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Capgemini global logistics report's fascinating findings

Follow @JosephWilkesWDM Click here to read a full report of the findings on the Supply Chain Digital Website A report surveying 1,300 shippers and logi...

Freddie Pierce
|Nov 1|magazine8 min read

Click here to read a full report of the findings on the Supply Chain Digital Website

A report surveying 1,300 shippers and logistics service providers worldwide has been released, examining the state of the global market for logistics outsourcing.

The 2014 18th Annual Third-Party Logistics (3PL) Study is a result of a partnership between Capgemini Consulting, the global strategy and transformation consulting brand of the Capgemini Group, Penn State University, executive recruiting firm, Korn/Ferry International and global logistics and supply chain management provider, Penske Logistics.

Click here to read a full report of the findings on the Supply Chain Digital Website.

Below are the key findings from the report, which can be accessed in full at https://www.capgemini.com/resources/2014-third-party-logistics-study-the-state-of-logistics-outsourcing

  • Global marketplace creates chance to collaborate across borders: An increasingly global marketplace is forcing shippers to re-evaluate their supply chain strategies to meet demand. Shippers continue to recognize the important role 3PLs play in this normal, as nearly all shipper respondents (91 percent) regard their relationships with 3PLs as important or strategic
  • Big data demands betters integration: While 97 percent of shippers and 93 percent of 3PLs feel strongly that improved, data driven decision making is essential, proper management of big data faces significant challenges. Just 57 percent of shippers and 47 percent of 3PLs indicate they have “access to timely and comprehensive data relating to supply chain planning and operations” within their organizations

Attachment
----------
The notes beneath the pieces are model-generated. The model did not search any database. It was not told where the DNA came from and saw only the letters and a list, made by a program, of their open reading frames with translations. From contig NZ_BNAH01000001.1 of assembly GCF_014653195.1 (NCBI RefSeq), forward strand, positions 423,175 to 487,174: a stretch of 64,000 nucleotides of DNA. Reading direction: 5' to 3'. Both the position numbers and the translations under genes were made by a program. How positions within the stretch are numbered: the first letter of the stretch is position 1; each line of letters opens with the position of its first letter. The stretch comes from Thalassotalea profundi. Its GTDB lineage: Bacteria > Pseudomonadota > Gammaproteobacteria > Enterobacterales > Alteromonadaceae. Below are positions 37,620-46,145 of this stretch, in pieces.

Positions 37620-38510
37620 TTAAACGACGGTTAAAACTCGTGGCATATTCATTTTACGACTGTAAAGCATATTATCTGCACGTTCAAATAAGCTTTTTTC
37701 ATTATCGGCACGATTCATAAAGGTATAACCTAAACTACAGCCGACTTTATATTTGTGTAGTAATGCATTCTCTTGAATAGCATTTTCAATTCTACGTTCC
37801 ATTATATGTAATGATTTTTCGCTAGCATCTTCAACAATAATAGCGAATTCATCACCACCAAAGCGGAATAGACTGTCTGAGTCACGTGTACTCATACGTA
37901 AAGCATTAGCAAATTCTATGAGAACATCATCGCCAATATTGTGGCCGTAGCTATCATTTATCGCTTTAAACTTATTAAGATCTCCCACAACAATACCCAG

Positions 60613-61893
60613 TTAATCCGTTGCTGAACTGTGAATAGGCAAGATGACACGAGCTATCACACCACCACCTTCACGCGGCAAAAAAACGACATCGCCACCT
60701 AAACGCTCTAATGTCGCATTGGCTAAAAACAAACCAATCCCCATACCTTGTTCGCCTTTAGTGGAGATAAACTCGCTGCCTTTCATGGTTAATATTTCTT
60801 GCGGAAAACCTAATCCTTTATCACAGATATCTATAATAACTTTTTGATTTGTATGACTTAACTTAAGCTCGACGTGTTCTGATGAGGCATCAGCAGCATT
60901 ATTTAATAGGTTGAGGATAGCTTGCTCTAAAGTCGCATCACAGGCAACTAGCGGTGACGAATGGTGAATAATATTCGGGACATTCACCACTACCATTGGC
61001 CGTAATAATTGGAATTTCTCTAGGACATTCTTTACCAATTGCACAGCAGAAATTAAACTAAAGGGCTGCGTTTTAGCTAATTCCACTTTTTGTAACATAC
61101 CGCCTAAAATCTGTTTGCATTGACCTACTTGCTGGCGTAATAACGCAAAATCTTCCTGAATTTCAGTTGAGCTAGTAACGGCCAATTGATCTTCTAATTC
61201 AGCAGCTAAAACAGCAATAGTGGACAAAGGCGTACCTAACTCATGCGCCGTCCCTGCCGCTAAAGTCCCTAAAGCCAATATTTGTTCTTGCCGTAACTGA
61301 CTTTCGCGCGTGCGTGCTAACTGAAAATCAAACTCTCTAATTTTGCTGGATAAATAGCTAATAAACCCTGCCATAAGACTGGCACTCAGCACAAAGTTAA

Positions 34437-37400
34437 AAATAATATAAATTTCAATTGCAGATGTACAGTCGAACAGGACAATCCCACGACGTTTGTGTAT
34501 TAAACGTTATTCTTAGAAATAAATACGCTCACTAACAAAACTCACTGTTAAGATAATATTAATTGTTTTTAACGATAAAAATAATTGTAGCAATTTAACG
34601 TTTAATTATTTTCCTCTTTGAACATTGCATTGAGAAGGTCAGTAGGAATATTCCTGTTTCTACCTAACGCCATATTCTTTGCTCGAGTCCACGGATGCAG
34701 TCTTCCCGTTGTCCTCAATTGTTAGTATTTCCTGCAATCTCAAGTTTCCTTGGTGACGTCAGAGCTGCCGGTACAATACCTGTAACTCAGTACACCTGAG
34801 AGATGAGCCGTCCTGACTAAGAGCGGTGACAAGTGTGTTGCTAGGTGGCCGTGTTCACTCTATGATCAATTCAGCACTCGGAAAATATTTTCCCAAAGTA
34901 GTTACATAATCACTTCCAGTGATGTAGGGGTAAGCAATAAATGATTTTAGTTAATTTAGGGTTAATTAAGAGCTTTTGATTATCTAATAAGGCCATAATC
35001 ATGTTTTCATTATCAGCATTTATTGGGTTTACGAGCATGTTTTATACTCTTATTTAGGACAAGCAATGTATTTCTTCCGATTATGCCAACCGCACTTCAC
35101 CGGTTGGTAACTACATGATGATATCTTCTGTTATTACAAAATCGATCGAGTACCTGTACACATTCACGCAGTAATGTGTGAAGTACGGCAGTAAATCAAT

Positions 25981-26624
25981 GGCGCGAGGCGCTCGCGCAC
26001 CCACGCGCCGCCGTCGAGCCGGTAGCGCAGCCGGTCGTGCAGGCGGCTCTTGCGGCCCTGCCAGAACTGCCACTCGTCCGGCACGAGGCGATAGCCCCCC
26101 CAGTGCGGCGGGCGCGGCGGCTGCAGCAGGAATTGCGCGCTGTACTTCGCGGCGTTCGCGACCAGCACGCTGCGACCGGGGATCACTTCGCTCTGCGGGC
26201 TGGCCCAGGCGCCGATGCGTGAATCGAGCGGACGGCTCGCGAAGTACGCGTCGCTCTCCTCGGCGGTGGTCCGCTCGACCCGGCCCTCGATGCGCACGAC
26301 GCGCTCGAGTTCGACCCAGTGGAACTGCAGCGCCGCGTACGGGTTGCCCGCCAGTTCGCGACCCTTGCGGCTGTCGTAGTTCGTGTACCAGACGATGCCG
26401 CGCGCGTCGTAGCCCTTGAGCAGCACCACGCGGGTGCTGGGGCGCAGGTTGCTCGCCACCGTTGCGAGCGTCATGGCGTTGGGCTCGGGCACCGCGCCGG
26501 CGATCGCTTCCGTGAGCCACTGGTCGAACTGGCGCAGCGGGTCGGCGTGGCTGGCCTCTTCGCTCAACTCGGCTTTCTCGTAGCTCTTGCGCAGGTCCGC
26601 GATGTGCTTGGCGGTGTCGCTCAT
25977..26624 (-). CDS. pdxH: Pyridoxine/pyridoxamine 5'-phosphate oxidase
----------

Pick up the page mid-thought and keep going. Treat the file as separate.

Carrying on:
• Global trade management: While the growing emphasis on GTM has opened the door for 3PLs to provide shippers with new paths for growth, sourcing and distribution across borders, shippers still take a tactical rather than a strategic approach that drives a competitive differentiation, relying on traditional departments namely logistics (23 percent), compliance (13 percent) and procurement (12 percent) to lead the change, while other necessary departments often lack a seat at the table. Shippers must also cope with an increasing number of preferential trade agreements, which now number almost 300
  • The risk and reward of doing business in Africa: With an increase in global trade and cross-border operations, many international firms are looking towards Africa as a growth market. However, challenges remains due to high logistics costs and cumbersome clearance of goods at ports, presenting an opportunity for logistics processes to become more standardized